It’s simple.  Think about it.  Should diaper bags and child care materials all have pink bows and flowers on them?  Diaper Dude now sells dozens of styles of bags designed to appeal to men…grey, black, camouflage prints, even bags with baseball team logos.  Are you in the restaurant business?  Have you thought about changing tables in your men’s restrooms?  Are you in technology business?  Think of the AT&T ad showing a dad changing diapers while talking sports on his smartphone with his friend.

The new generations of parents use technology to feel connected and involved with their children.  It’s no longer just about reading the popular books on parenting, but also weekly customized e-mails from BabyCenter, apps like Contraction Timer, iPads at daycares logging activity throughout the day, watching your kids on your smartphones from your office.  Even doggie day cares allow that.  But why aren’t we seeing enough of these new world life scenarios in advertising campaigns for technology brands, specially using dads?  Working moms, hands-on dads and more involved young fathers are the new normal.  Think about that next time you are developing an ad campaign for a household product.

This type of cultural trend has significant impact on traditional paradigms and how marketers should view targeting families for products and services.

Yes… Women control 85% of consumer buying decisions.  Moms will remain a key target market for many business categories.  But what do you think appeals to women and moms?  Certainly not the old gender stereotypes.

Here are 3 simple tips to get you started:

1.  Don’t speak to mom at the exclusion of dad, unless you are targeting single mothers only …he is a trusted parenting partner.

2.  Avoid all gender stereotypes in your branding messages and strategies.  Market to shared values and needs, not gender.  Market to the inside of your customers, not outside.

2.  Don’t project your own traditional cultural paradigm in your branding strategies.  You are not your customers.  And it is The New World Marketplace, afterall.

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Developing The Next Generation Of Leaders – 3 missing components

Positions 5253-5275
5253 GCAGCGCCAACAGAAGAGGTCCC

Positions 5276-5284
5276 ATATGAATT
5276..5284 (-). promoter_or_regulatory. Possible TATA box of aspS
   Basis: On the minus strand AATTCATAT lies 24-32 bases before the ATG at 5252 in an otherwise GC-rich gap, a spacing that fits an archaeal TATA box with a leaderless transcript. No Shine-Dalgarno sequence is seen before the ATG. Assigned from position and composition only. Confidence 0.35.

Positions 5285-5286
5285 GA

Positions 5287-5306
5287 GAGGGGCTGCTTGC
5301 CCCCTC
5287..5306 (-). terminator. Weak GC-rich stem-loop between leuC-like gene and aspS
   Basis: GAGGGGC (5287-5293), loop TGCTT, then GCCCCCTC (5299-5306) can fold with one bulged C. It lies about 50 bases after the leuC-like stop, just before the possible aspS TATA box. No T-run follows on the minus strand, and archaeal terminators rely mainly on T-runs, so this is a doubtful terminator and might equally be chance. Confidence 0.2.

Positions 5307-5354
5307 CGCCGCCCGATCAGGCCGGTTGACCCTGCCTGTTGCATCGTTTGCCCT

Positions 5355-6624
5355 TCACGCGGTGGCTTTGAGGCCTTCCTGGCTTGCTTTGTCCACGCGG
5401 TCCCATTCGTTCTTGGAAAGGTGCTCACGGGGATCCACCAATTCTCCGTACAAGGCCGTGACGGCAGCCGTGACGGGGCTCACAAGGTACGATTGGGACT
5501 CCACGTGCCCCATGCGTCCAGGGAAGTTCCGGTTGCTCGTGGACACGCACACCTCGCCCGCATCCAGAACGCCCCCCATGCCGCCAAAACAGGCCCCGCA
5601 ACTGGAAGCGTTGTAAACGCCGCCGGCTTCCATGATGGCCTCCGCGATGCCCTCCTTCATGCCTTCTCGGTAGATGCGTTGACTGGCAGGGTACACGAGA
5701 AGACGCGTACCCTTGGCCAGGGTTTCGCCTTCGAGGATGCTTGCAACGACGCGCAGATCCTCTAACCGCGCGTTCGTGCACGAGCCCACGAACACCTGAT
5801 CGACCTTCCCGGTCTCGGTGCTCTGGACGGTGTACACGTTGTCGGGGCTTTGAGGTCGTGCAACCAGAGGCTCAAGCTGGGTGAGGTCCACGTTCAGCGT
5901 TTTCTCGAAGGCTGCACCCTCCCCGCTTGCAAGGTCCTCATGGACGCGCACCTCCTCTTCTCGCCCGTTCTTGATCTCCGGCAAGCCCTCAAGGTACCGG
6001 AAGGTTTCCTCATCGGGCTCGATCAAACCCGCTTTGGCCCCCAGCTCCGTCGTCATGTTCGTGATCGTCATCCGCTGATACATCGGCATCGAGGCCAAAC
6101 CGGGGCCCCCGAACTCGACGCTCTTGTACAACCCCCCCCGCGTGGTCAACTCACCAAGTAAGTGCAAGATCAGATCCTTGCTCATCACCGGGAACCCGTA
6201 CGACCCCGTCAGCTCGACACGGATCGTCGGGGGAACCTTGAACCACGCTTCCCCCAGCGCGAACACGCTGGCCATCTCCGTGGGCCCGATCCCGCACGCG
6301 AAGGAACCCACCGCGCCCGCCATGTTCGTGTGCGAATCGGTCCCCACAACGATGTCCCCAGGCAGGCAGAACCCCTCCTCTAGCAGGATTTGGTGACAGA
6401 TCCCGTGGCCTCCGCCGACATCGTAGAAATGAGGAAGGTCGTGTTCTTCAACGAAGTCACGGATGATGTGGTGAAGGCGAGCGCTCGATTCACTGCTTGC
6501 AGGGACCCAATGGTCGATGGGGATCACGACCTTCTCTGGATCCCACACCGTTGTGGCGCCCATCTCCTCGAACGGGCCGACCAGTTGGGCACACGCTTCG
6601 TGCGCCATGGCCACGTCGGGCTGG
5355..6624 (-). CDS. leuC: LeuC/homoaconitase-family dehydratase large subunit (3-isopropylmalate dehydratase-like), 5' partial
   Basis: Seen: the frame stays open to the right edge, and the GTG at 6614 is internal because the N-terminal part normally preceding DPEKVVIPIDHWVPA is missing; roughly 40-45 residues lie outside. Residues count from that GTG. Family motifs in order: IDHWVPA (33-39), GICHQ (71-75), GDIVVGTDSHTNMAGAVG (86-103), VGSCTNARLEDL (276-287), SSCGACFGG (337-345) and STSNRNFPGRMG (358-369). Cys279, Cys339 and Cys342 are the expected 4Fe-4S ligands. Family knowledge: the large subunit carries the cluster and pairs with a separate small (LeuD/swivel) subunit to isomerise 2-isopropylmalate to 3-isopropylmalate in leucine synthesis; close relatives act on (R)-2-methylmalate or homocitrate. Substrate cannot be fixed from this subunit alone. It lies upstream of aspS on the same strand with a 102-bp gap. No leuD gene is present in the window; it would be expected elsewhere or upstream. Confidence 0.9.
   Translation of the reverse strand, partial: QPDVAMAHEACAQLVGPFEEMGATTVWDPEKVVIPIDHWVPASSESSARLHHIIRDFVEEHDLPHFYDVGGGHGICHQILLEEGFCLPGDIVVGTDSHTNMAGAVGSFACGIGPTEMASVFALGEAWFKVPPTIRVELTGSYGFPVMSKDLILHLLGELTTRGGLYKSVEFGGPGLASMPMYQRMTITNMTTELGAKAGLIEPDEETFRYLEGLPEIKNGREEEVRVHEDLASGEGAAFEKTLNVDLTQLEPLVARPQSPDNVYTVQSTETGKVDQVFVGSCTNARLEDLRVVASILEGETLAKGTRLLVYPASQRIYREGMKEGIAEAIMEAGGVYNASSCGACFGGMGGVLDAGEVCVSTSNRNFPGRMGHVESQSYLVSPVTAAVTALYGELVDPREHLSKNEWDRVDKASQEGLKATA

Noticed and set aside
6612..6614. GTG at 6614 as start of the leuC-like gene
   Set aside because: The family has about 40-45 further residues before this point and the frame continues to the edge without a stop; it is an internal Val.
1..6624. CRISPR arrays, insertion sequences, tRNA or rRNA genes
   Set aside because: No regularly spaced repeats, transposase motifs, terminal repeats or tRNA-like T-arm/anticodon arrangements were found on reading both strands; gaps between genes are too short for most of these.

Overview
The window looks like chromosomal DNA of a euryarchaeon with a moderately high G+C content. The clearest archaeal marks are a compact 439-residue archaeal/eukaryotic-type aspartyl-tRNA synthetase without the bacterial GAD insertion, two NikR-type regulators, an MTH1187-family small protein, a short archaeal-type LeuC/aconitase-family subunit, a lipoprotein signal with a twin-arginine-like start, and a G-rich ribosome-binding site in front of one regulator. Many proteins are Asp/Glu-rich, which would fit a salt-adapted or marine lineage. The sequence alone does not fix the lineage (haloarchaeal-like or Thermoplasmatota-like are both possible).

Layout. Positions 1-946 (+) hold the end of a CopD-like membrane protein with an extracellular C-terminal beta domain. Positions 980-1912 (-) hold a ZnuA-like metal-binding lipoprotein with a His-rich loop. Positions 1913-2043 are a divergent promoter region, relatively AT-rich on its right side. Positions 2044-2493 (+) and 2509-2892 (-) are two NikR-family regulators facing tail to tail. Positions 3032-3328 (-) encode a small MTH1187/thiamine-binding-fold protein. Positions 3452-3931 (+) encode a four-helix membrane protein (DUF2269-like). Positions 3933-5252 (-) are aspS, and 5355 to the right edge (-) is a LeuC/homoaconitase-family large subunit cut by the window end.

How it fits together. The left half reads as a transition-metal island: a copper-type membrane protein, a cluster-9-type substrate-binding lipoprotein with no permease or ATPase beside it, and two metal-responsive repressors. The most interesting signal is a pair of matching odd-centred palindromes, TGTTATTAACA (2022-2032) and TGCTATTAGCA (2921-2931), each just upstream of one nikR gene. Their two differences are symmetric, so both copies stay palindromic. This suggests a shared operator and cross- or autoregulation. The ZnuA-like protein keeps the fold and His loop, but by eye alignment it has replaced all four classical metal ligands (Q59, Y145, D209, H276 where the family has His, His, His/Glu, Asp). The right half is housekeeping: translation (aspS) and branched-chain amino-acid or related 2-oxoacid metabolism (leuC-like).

Spring is almost here, my favorite season.  Nature starts to rejuvenate and we all start thinking Spring cleaning inside the house, and planting new colors outside.  I wonder why we don’t take this mindset to our workplace.

Recently I was asked to moderate a panel in Atlanta titled “Developing the Next Generation of Leaders” which is a great fit with my expertise and vision.  As I started to think how I would frame this important dialogue, I realized that it starts with a Spring Cleaning mindset of our workplace and business policies.

There are overwhelming amount of materials available on this topic, essentially focusing on the same issues….do we have a vision, do we have a winning strategy, do we have the right team for the right positions, are we getting the best results from our team, are we maximizing their output and leveraging team strengths, are we achieving business & financial objectives, do we have the right training/development initiatives, etc.  But I believe there are 3 missing components—or even if they exist, they are lost in the tactical piles instead of being starting points.

1.  Create a modern day workplace – think work/life balance and flexibility in business policies

How long has it been since any of you worked a traditional eight-hour workday from 9-5?  This notion is rapidly fading from the traditional business world.  It is not just a gender issue, Gen Y issue, or a small HR initiative—it is now a business imperative.

I wrote a blog last year, An Honest Discussion About Gender Gap in Leadership, which outlined inflexible schedules, unrelenting travel, insistence that work be done in the office, lack of descent maternity leave and better affordable child-care as key issues to resolve in our business/social policies to achieve healthier gender parity and ultimately better financial results.   I remember my own struggles with my conventional C-suite years ago, fighting to keep the jobs for women who needed flex hours to conduct great work.  Protecting traditional orthodoxies, command and control, lack of trust, fear of reduced productivity without structure.  This is ironic, given that the modern day workplace allowing flexibility and work-life balance breeds trust, productivity, motivation and engagement.  Besides technology keeps people connected to their jobs way after they punch out of offices.